You can find part 1 of this two-part series here.
I left off Monday’s post about last summer’s visit to Myomanji, a temple on the outskirts of Kyoto, Japan, when a monk came running up to my son and handed him a piece of paper….
To our surprise, the paper contained an English-language printout explaining the history of the temple. The monk had printed it out because he worried we wouldn’t understand the temple’s history based on the Japanese-language signage. (He was correct…most of the Japanese was technical enough that neither my son nor I could read it well.)
Here’s what we learned:
Myomanji was established in 1389 by the founder of the Nichiren school of Buddhism–a monk named Nichiju.
Myomanji’s greatest treasure is a bronze bell, originally dating to 828, under which the monks of Dōjōji Temple sheltered a monk named Anchin when he attempted to hide from the wrath of an innkeeper’s daughter whose love for him transformed her into a dragon. According to legend, the dragon’s wrath made the bell so hot that it burned poor Anchin to death, and melted the bell.
In 1359 the bell was re-cast (from the melted bronze of the original). During the inauguration ceremony for the new bell, a beautiful but unknown woman appeared among the dancers, circled the bell, and disappeared beneath it. Thereafter, disasters occurred every time the bell was rung, and the monks became so terrified of the haunted bell that they buried it in the mountains.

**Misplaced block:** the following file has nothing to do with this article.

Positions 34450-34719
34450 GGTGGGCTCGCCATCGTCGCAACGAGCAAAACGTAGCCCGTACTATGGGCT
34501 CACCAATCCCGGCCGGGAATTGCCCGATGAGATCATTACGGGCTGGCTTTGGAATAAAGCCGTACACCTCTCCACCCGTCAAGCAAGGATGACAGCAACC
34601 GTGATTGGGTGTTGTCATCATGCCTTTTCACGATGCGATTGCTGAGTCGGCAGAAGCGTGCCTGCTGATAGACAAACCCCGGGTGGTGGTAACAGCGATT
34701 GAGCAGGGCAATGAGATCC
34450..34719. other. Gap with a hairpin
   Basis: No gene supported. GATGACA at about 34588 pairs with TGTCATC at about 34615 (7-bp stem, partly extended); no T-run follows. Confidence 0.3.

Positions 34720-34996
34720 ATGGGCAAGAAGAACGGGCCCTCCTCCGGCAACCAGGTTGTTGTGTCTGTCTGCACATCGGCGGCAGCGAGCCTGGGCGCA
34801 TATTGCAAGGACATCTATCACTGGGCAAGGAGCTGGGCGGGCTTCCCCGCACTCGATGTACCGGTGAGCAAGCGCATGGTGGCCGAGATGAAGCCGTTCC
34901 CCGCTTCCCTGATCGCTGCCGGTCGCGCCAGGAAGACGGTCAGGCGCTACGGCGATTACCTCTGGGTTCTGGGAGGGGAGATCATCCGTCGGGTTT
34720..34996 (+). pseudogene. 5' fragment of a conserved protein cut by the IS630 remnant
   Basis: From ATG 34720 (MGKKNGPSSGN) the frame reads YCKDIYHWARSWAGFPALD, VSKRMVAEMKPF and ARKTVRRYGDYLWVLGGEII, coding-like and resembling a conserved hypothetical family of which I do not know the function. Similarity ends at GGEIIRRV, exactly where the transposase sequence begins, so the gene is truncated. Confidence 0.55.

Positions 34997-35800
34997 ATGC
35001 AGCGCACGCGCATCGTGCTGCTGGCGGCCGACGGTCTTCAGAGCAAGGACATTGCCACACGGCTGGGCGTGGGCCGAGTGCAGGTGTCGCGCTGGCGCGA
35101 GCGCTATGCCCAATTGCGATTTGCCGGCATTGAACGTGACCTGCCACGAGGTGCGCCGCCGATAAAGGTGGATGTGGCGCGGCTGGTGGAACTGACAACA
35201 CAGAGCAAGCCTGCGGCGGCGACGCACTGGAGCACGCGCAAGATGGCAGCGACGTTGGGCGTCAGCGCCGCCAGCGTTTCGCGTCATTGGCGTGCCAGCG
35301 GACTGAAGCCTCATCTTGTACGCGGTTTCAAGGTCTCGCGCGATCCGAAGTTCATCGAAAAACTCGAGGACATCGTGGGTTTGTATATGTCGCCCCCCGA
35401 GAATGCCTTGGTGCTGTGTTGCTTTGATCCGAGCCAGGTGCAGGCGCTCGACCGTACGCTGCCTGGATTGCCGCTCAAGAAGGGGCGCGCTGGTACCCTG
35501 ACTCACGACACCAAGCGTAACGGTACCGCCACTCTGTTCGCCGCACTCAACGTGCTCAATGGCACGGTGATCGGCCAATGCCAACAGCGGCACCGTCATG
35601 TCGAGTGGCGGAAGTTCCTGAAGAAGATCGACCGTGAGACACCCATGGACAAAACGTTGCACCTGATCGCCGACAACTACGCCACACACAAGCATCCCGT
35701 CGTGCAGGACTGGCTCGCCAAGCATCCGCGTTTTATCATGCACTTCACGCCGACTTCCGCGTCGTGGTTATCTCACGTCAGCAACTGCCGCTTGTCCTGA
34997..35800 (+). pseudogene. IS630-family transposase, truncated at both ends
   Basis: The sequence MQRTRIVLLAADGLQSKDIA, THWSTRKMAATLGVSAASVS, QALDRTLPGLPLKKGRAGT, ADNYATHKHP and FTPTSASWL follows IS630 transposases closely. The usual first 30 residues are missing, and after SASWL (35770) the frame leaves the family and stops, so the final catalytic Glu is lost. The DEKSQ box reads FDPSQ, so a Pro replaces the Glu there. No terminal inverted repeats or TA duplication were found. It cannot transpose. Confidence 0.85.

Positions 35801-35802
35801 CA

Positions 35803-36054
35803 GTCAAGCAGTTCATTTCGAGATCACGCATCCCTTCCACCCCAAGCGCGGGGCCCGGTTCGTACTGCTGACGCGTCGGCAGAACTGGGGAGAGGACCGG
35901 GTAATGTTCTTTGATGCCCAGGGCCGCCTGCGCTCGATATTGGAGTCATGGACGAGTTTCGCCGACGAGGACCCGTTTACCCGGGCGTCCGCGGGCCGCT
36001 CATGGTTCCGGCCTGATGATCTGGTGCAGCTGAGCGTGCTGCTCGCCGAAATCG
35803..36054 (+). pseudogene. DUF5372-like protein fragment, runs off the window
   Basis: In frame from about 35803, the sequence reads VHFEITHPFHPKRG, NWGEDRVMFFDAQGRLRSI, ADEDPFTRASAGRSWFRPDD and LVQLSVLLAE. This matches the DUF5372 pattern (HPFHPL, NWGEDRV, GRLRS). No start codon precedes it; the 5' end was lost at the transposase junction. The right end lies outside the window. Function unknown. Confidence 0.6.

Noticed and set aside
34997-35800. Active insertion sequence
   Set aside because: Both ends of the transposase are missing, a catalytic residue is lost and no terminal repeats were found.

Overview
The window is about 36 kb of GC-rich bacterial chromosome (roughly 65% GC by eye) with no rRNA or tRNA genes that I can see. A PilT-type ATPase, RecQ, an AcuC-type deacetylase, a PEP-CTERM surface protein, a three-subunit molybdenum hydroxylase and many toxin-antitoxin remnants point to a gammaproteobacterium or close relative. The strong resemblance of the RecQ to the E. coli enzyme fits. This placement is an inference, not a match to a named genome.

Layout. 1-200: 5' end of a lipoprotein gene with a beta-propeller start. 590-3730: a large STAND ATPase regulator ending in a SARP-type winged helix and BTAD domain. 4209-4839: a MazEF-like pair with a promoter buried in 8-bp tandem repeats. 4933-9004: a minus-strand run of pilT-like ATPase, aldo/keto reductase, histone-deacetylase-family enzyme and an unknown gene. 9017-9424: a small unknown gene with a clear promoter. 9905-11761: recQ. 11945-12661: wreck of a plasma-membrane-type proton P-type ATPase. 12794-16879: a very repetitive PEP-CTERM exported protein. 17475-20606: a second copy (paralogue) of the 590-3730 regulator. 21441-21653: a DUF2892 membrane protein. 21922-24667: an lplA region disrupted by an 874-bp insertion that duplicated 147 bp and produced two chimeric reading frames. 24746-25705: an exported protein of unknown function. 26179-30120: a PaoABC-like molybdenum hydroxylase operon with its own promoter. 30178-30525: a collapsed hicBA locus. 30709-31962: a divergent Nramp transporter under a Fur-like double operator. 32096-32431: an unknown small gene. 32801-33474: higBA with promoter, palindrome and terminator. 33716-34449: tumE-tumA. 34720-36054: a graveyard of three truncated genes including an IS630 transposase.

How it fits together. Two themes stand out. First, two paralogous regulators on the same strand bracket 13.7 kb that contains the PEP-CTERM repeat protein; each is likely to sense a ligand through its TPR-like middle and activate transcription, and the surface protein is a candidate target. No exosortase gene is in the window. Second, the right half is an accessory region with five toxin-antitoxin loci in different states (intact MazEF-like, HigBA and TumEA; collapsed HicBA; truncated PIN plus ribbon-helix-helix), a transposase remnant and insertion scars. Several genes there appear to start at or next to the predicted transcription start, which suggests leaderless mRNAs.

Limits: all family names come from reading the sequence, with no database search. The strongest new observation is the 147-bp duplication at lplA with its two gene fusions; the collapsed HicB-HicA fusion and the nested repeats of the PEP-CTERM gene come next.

In 1585, a samurai dug up the bell and brought it to the monks of Myomanji, appointing them to act as its guardians. Since that date, the monks have guarded the bell and held an annual ceremony for the souls of Anchin and Kiyohime.
And no…they still don’t ring it.
The bell at the monastery gates is a bronze replica, cast from a mold of the original bell, which is kept away from public view in the heart of the monastery.
I had so many takeaway lessons from this “cool little temple” my son wanted me to see.
— Don’t turn up your nose at humble things – they’re often more important than they seem.
— Be kind to strangers – your actions may transform their understanding.
— Don’t ring strange bells. You might accidentally summon a really angry dragon from the lake.